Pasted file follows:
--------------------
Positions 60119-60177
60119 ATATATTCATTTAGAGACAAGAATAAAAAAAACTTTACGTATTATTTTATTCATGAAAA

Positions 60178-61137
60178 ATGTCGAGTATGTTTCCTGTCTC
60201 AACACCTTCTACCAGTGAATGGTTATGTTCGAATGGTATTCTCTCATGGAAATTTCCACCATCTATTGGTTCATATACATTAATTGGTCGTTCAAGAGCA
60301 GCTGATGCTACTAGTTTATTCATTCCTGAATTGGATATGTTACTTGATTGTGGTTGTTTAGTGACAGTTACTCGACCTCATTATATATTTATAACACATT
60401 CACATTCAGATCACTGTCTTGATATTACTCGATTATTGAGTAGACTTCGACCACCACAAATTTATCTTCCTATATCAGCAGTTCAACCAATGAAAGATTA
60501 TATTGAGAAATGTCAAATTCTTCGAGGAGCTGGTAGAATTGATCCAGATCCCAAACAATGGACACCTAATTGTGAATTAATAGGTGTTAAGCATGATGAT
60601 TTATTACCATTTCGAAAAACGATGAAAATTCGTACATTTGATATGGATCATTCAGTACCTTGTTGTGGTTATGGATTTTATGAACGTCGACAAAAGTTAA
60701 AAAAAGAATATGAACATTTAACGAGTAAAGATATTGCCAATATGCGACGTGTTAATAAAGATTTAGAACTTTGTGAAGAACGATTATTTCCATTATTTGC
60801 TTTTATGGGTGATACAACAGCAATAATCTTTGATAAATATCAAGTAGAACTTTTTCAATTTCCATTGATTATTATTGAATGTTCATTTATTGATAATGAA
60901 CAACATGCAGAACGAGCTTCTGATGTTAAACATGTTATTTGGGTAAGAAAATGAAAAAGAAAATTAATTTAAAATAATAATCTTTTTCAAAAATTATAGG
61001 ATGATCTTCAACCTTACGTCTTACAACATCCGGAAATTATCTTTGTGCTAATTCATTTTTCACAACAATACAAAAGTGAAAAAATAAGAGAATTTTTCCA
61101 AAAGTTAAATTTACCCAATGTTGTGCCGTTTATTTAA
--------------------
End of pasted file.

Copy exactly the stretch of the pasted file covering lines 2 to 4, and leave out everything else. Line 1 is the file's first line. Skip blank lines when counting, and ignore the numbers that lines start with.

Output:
60119 ATATATTCATTTAGAGACAAGAATAAAAAAAACTTTACGTATTATTTTATTCATGAAAA

Positions 60178-61137
60178 ATGTCGAGTATGTTTCCTGTCTC